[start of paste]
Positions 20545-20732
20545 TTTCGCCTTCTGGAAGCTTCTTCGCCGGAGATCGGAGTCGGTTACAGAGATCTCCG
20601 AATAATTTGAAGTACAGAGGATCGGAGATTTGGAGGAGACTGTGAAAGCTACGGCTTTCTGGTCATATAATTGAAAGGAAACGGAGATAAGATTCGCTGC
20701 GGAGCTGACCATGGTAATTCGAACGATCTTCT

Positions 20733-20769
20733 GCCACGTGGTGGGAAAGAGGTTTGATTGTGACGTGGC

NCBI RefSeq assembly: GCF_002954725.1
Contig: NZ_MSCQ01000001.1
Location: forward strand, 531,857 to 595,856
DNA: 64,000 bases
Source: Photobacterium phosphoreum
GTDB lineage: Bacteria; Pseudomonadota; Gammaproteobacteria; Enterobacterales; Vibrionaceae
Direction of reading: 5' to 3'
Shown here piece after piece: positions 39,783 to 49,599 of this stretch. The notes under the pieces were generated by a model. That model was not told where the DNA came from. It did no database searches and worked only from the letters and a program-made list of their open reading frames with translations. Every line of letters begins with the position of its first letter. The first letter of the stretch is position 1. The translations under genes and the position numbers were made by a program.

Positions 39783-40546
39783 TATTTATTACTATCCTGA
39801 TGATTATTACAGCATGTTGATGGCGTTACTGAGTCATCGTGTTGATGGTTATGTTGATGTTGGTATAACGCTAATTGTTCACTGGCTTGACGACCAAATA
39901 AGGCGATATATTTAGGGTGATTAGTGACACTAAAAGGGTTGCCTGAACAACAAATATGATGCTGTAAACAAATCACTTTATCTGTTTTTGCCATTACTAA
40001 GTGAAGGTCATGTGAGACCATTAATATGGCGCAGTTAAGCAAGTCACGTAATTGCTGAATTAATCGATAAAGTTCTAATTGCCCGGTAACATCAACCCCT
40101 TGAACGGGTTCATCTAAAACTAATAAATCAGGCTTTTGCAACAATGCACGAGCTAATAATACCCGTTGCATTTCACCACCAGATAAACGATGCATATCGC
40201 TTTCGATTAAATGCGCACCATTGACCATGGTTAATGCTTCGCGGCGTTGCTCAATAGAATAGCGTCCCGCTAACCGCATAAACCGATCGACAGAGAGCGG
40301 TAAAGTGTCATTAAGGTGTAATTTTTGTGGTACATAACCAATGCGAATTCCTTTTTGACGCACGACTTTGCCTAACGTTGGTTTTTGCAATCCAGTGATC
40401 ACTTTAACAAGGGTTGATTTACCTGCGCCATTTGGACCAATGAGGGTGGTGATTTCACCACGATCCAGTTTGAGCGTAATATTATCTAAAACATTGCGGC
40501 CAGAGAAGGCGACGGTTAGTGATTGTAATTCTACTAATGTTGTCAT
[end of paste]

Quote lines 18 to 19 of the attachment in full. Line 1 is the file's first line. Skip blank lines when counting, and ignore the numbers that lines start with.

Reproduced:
39901 AGGCGATATATTTAGGGTGATTAGTGACACTAAAAGGGTTGCCTGAACAACAAATATGATGCTGTAAACAAATCACTTTATCTGTTTTTGCCATTACTAA
40001 GTGAAGGTCATGTGAGACCATTAATATGGCGCAGTTAAGCAAGTCACGTAATTGCTGAATTAATCGATAAAGTTCTAATTGCCCGGTAACATCAACCCCT